SIGN IN to access Harper’s Magazine
Need to create a login? Want to change your email address or password? Forgot your password?
1. Sign in to Customer Care using your account number or postal address.
2. Select Email/Password Information.
3. Enter your new information and click on Save My Changes.
Subscribers can find additional help here. Not a subscriber? Subscribe today!
As the new year began (and following a year-ending week of memoir-bashing), I offered a short list of memoirs for which I maintain unreserved admiration. Alas, in the intervening days, I have been haunted by some of the language I used to describe one of the suggested titles. In particular I wrote, foolishly, that
Robert Graves’s Goodbye to All That is my favorite full length memoir…
But “favorite” is a silly word to use to describe a book, much as for an adult the phrase “my best friend” is a suspiciously needy marker. Why saddle a book with favoriteness; why hobble the gait of intimacy with the heavy boots of bestness? For there are, with books, inevitably, many favorites–or so it seemed all too clear to me in the days since I announced my favoritism, as the astonished faces of any number of books I’ve spanned time with stared woundedly at me from the shelves. One such book begins:
In October, 1917, we had succeeded, my friend B. and I, in dispensing
with almost three of our six months’ engagement as Voluntary Drivers,
Sanitary Section 21, Ambulance Norton Harjes, American Red Cross, and at
the moment which subsequent experience served to capitalize, had just
finished the unlovely job of cleaning and greasing (nettoyer is the
proper word) the own private flivver of the chief of section, a gentleman
by the convenient name of Mr. A. To borrow a characteristic-cadence from
Our Great President: the lively satisfaction which we might be suspected
of having derived from the accomplishment of a task so important in the
saving of civilization from the clutches of Prussian tyranny was in some
degree inhibited, unhappily, by a complete absence of cordial relations
between the man whom fate had placed over us and ourselves. Or, to use
the vulgar American idiom, B. and I and Mr. A. didn’t get on well.
If memory doesn’t, this link will tell you the name of the book around which this week’s posts revolve and which these three sentences initiate. Like the Graves, here begins a memoir of the First World War. Like the Graves, we have the story of a kind of disaffection, but one entirely distinct from Graves’s. The language to be found in both books is notable, in part surely due to the work in poetry that both men would undertake. But where there is, in the Graves, an unquestioning faith in the stuffed syntax of a phrases like–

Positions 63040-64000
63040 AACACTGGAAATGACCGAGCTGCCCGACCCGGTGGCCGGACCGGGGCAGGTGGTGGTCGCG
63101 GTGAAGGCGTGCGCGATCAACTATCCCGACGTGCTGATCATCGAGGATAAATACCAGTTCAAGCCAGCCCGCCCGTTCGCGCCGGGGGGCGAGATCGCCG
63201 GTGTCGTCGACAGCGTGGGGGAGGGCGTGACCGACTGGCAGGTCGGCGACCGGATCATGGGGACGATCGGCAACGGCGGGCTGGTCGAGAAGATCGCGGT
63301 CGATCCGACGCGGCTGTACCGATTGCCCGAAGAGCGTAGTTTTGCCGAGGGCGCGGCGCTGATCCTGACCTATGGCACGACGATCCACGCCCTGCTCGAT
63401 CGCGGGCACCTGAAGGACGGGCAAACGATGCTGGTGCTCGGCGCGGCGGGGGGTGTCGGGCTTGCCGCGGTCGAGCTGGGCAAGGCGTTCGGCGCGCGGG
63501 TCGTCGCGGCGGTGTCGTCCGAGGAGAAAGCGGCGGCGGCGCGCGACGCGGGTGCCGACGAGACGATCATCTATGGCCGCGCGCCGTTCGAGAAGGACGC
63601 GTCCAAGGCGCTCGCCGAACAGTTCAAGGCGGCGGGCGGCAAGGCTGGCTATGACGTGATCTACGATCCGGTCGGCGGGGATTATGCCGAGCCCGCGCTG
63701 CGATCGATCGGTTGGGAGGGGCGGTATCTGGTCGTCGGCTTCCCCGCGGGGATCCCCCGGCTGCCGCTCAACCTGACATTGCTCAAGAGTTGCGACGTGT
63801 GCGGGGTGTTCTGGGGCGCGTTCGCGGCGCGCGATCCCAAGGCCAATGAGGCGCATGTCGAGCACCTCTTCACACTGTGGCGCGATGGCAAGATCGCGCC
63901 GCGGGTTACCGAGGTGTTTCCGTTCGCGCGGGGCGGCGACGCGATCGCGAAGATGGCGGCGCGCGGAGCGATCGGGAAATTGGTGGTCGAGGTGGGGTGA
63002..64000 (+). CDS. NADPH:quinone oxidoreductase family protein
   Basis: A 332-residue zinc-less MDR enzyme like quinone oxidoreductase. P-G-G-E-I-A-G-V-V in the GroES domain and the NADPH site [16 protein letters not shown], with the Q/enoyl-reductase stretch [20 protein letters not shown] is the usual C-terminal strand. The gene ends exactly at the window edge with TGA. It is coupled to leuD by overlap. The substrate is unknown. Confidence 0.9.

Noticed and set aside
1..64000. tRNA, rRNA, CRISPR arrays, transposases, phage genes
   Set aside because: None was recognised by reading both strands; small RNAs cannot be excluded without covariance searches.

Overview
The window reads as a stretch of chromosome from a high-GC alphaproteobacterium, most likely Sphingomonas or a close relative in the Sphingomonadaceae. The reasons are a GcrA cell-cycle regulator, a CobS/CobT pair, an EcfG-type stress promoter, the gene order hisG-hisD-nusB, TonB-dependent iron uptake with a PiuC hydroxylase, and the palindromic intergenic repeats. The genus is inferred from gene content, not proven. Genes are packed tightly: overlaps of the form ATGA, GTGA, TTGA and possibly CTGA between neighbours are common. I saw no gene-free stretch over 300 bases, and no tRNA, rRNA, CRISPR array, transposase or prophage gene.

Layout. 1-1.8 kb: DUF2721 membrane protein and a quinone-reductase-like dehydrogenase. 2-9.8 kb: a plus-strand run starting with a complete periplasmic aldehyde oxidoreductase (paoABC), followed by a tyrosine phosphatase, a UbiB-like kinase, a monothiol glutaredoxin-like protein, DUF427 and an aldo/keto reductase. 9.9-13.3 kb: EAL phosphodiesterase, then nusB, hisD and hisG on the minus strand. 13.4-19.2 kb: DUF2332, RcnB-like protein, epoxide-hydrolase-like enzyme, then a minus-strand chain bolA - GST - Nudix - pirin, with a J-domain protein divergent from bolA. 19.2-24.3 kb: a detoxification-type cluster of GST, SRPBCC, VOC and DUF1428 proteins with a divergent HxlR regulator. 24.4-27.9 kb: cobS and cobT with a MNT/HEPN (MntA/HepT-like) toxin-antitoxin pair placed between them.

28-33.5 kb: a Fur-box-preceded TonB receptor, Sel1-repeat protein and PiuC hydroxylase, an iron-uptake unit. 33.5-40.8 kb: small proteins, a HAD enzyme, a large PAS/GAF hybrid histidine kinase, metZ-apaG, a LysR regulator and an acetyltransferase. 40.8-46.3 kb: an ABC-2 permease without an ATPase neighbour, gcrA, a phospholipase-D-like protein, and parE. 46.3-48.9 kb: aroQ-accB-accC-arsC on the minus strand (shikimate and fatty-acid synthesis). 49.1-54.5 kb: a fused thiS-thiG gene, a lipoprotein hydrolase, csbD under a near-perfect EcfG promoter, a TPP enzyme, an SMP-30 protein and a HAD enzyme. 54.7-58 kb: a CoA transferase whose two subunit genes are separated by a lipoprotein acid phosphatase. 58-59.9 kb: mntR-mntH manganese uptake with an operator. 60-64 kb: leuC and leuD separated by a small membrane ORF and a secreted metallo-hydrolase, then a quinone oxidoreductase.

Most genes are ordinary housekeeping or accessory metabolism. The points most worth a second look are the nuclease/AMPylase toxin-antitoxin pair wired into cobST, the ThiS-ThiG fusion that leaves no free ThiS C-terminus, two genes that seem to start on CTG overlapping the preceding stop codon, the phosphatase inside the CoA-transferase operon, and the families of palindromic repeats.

For while maps are the biographical treatment of geography, biography is the geographical treatment of chaps. Chaps who are made the subjects of biography have by effort, or by accident, put themselves on the contemporary map as geographical features; but seldom have reality by themselves as proper chaps.
–the book quoted from above mines the same syntactical resources but pitched an octave higher into a sustainedly arch register. Though there is a touch of Twain to the three sentences above, from to “the own private flivver of the chief of section,” to the flagged “characteristic-cadence” in which information is delivered, to call the tone of the above satirical, or merely satirical, would miscast the enterprise which this delicious tone ends up serving so well. How better to write about one’s own pomposity and presumption than in a tone that would, if not excuse it, confuse our relation to such presumption. The book tells of all the trouble one can get in if one does as its author did. It’s trouble one wouldn’t likely want (except for those desperate authors in search of stunt books) but that cannot but come off, in this unique telling, as charming.
“Charming” is not a word that thrills, conjuring as it may for many the image of an émasculé. But the magic in the word is thing to which to cleave–the ability of the charming thing to charm, to cast a spell, to stun, to stop one in one’s tracks, turn to stone, salt, tears. I will cleave further to the book above, a singular favorite memoir of mine among several, on Wednesday.
More from Wyatt Mason:
I recently spent a semester teaching writing at an elite liberal-arts college. At strategic points around the campus, in shades of yellow and green, banners displayed the following pair of texts. The first was attributed to the college’s founder, which dates it to the 1920s. The second was extracted from the latest version of the institution’s mission statement:
The paramount obligation of a college is to develop in its students the ability to think clearly and independently, and the ability to live confidently, courageously, and hopefully.
Let us take a moment to compare these texts. The first thing to observe about the older one is that it is a sentence. It expresses an idea by placing concepts in relation to one another within the kind of structure that we call a syntax. It is, moreover, highly wrought: a parallel structure underscored by repetition, five adverbs balanced two against three.
Percentage of Britons who cannot name the city that provides the setting for the musical Chicago:
An Australian entrepreneur was selling oysters raised in tanks laced with Viagra.
A naked man believed to be under the influence of LSD rammed his pickup truck into two police cars.
Subscribe to the Weekly Review newsletter. Don’t worry, we won’t sell your email address!
“Shelby is waiting for something. He himself does not know what it is. When it comes he will either go back into the world from which he came, or sink out of sight in the morass of alcoholism or despair that has engulfed other vagrants.”